Check, by Jehan-Georges Vibert, depicts an event from the life of Napoleon Bonaparte. Despite his grandfather’s hero-worship of Napoleon, Vibert, the thorough iconoclast, mocks even him. The famous general has just been placed in check – perhaps both literally and figuratively – by his wily uncle, Cardinal Joseph Fesch (1763-1839). Fesch, who owed his high ecclesiastical position as well as his magnificent art collection to his nephew, smugly takes a pinch of snuff. Vibert may have caught a cardinal meddling in politics.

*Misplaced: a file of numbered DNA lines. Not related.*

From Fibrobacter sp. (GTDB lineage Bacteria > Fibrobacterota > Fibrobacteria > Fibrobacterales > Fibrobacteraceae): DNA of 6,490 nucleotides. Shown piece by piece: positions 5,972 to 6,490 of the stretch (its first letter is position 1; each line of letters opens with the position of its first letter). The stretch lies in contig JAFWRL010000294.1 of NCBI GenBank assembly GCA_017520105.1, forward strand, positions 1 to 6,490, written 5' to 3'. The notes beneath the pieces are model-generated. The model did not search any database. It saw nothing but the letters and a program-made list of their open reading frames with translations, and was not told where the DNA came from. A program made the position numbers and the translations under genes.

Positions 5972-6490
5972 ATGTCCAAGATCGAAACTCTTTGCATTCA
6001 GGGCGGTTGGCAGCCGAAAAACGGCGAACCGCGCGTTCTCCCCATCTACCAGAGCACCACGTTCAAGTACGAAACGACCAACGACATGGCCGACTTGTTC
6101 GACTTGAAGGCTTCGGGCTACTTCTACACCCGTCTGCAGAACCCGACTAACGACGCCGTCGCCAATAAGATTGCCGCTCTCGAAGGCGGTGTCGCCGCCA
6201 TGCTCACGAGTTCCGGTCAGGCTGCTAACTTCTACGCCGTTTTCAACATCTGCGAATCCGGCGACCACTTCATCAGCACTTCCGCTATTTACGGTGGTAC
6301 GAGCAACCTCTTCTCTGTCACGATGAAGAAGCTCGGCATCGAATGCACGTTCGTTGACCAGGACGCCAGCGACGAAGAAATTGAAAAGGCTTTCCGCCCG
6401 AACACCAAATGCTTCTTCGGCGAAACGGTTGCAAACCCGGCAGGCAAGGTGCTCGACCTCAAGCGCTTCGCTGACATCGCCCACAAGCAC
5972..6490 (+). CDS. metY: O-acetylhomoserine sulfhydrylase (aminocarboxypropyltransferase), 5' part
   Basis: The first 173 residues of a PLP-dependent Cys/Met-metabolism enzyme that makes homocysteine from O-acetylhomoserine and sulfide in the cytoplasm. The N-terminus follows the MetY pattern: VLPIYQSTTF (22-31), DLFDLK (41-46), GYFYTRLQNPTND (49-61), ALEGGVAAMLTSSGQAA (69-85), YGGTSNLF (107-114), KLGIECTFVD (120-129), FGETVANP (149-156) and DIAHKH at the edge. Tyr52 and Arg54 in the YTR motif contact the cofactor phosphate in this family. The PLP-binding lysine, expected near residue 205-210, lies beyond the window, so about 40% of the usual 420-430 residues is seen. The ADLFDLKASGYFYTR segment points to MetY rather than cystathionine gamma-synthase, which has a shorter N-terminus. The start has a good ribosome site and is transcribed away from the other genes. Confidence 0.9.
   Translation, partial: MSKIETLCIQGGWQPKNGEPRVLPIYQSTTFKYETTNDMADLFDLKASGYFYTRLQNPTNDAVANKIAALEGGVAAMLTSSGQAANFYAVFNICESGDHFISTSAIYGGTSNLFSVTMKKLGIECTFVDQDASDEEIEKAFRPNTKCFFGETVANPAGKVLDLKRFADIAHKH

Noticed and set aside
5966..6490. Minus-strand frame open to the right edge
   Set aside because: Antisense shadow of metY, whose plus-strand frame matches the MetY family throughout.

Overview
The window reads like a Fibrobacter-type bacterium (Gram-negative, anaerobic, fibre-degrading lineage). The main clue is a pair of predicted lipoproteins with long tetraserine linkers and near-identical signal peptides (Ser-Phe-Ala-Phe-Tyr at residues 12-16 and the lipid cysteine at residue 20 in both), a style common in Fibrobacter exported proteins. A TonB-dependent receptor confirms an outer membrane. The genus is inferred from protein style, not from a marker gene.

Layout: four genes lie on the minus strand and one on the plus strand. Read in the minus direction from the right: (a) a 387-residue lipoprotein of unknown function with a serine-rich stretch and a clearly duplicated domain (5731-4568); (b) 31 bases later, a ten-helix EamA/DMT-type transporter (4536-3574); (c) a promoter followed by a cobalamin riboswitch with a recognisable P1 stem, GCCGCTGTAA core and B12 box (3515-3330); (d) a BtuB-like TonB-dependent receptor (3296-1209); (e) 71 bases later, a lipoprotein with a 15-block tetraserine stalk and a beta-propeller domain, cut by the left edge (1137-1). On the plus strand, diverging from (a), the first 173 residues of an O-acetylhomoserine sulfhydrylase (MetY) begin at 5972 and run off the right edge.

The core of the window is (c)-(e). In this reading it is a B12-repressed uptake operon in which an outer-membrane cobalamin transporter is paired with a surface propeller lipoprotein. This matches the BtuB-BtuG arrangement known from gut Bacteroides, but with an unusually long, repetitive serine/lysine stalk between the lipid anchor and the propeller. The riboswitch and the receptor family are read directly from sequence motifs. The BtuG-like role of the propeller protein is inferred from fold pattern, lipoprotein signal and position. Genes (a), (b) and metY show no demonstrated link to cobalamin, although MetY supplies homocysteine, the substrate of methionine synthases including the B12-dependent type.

As usual, Vibert is concerned with the accuracy of historical details. He obviously studied portraits of both characters and reproduced their costumes precisely, down to the Legion of Honor medals they wear. He has reproduced Napoleon’s bedroom at the palace of Fontianebleau, including the Emperor’s own self-adulating symbols – the initial “N,” the Bonaparte bees, laurel wreaths, and olive branched. Perhaps Vibert meant to allude to the vanity of power as much as to the meddling of the church in political affairs.